Acoma Blue Corn, Zea mays L. (Poaceae), has been part of the Southwest Indigenous diet for hundreds of years and is a staple in many of our dishes and differs from commercial hybrid dent corn as it is open pollinated and has low yields of 1,000-4,000 lbs per acre whereas hybrid dent corn yields 8,000-10,000 lbs per acre. Acoma Blue Corn in Keres is called yaak’a (Aaron Lowden) and was lost to the Acoma people in the 80’s due to more and more Acoma people leaving agricultural jobs to survive under capitalism and has only been brought back to Acoma lands within the past couple of years through seed rematriation. It was a difficult and lengthy process to get our plant relatives back from Native Seeds/SEARCH (NSS) where the Acoma blue corn seeds ended up after we lost them. After the Acoma blue corn is harvested traditionally, it would be roasted then ground up while songs are being sung into blue corn meal, kuu’ma’witz (Lowden),
“Each color of corn represents a cardinal direction for us: yellow to the north, blue to the west, red to the south, and white to the east. Those ears of corn literally represent our place in the world” -Aaron Lowden
One-seed juniper, Juniperus monosperma E. (Cupressaceae) is the type of juniper tree that grows here in the Southwest. J. monosperma grows between 5,000-7,000 ft. in drier areas of the Southwest and it only grows six inches a year aboveground and can stop growth when in a drought but when moisture returns, growth resumes. Although it grows slowly above grounds, it below ground growth is much greater with mature trees have roots almost 200ft. long. Juniper ash is another staple of Southwest Indigenous diets as it has been a major source of calcium for many Indigenous people as many of us are lactose intolerant because of our until recent lack of access to dairy products. The J. monosperma is a very important tree to Pueblo people as its used for crafts, warmth, and traditional practices such as cleansing with smoke from the branches. It was traditionally used in the place of baking soda by Pueblo peoples and is most known for being part of blue corn mush commonly known as atole but in Keres is called hi’yaa’ni (Lowden).
“Juniper ash is an alkaline substance, and exposing it to corn initiates a process called ‘nixtamalization’. Nixtamalization breaks down the outer shell of the corn, enhancing flavor and increasing the amount of absorbable calcium, niacin, and vitamin B3” -Rachel Rummel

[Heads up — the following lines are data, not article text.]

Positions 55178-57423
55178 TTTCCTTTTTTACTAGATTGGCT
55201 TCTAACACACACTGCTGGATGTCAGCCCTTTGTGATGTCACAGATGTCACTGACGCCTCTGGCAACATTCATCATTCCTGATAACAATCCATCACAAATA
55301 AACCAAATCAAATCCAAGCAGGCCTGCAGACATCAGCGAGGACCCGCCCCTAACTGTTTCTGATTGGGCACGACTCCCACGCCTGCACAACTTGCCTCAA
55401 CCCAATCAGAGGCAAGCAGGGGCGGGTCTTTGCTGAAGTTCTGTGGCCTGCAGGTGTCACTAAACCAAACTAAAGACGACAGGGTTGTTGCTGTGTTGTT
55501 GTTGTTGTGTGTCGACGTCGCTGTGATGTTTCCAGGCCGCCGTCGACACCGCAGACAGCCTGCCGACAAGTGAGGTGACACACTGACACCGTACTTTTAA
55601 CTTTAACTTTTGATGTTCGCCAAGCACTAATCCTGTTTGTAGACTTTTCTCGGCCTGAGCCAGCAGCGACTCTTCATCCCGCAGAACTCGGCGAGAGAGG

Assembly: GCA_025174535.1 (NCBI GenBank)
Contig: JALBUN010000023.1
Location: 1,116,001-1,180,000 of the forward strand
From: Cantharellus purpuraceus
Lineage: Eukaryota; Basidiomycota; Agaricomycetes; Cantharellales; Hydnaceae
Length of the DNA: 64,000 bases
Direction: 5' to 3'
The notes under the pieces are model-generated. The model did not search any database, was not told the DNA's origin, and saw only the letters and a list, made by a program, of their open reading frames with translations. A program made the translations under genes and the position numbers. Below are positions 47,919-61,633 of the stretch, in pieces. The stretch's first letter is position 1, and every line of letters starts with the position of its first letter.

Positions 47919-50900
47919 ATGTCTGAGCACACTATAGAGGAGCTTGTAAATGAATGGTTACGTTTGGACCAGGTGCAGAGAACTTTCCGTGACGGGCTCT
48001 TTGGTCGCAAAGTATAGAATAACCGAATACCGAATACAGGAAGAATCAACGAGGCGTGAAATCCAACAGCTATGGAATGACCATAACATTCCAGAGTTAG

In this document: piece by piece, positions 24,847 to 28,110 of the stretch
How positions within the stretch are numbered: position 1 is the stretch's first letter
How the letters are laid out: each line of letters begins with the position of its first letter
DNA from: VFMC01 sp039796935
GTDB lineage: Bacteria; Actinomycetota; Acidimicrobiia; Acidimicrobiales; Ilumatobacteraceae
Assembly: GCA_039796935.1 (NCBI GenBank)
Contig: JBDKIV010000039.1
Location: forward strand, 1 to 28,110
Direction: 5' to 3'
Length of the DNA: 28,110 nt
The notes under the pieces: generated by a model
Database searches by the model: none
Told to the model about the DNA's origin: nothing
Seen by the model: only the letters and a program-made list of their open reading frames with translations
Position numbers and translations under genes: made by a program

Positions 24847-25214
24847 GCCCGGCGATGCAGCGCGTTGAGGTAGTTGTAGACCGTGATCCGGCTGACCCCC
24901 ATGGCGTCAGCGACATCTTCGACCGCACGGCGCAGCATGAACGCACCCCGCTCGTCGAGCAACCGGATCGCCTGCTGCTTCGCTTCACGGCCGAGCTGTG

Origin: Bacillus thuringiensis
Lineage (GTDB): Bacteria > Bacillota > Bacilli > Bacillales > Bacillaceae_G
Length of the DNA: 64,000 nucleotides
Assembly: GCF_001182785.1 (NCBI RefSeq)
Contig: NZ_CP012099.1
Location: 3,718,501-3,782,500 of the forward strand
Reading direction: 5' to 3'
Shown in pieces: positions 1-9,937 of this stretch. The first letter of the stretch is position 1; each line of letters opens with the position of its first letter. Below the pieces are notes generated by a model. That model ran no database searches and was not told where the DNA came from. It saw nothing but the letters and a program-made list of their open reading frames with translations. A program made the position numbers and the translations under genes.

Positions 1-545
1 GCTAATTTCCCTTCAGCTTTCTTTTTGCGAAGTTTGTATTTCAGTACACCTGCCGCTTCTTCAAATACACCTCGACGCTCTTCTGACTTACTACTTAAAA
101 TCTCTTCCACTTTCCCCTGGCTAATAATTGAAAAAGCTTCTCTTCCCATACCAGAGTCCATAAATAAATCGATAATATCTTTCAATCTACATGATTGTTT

To begin making the hi’yaa’nii, my brother Zarek Joe helped me go get a juniper branch from our backyard and we had to cut away the leaves from the bark as the leaves were what we needed to make the ash for our dish.
We then had to burn the fresh leaves which took a while because they were fresh off of the tree and branch and ideally we would have cut a branch off and let the leaves get dry so it would be easier to burn.
That entire branch was able to give us a couple teaspoons of juniper ash which we mixed with a cup and a half of pre-ground blue cornmeal. I wasn’t able to capture these next steps as it happened so fast but I mixed the dry cornmeal and ash in a bowl while water boiled on the stove, then I slowly started adding warm water to the cornmeal-ash mix in order to turn it into a pancake like batter consistency which you need to do before adding to the boiling water or it will clump up and be no good. Once it was smooth and batter-like and the water was boiling we quickly poured it into the boiling water and immediately started to stir it and kept consistently stirring it while it fluffed up and eventually got thicker (I stirred for maybe 4 minutes).
We were able to get this beautiful purple/greyish color from the Acoma blue corn and juniper ash mixing which we added sugar to in order to give it a slight sweet taste, sometimes hi’yaa’nii is made with lard and salt to make it a more savory stew topping but we added sugar to make it a semi-sweet thick drink that my whole family enjoyed. Although this was a fun project, it was also very insightful and made me remember how intelligent my ancestors were. This dish is not only very tasty but high in calcium and vitamin B3. I’m so glad I was able to make a traditional dish and honor the Blue Corn and Juniper Tree and welcome them back into my family as they have always been our plant relatives but can sometimes be forgotten by the younger generation in our ever changing world.
Seed rematriation is vital not only because of the cultural significance these plants have on and in our ancestral homelands but also because these are our plants relatives that were lost and/or stolen. Just the “simple” act of making blue corn mush with my brothers, including my little ones, brought us closer as a family as we were all doing our little parts and our mom and her sister smiled fondly at the smell of burning juniper they recalled from their childhoods. Plants aren’t just something we can use and take but relatives that hold a special place in our lives and in our memories just like human relatives.
- “One-seed Juniper” Santa Fe Botanical Garden (Accessed 03/10/22) from https://santafebotanicalgarden.org/november2011/
- “Acoma Blue Corn Restored to It’s Community of Origin” Elena Valeriote. (Accessed 03/10/22) from https://www.kcet.org/shows/the-migrant-kitchen/acoma-blue-corn-restored-to-its-community-of-origin
- “Blue Corn Mush” Rachel Rummel. (Accessed 03/10/22) from https://atlasobscura.com/foods/blue-corn-mush-navajo
- “Blue Corn Production and Marketing in New Mexico” New Mexico State University. (Accessed 03/10/22) from https://aces.nmsu.edu/pubs/_h/H226/welcome.html
Posted Fall 2021.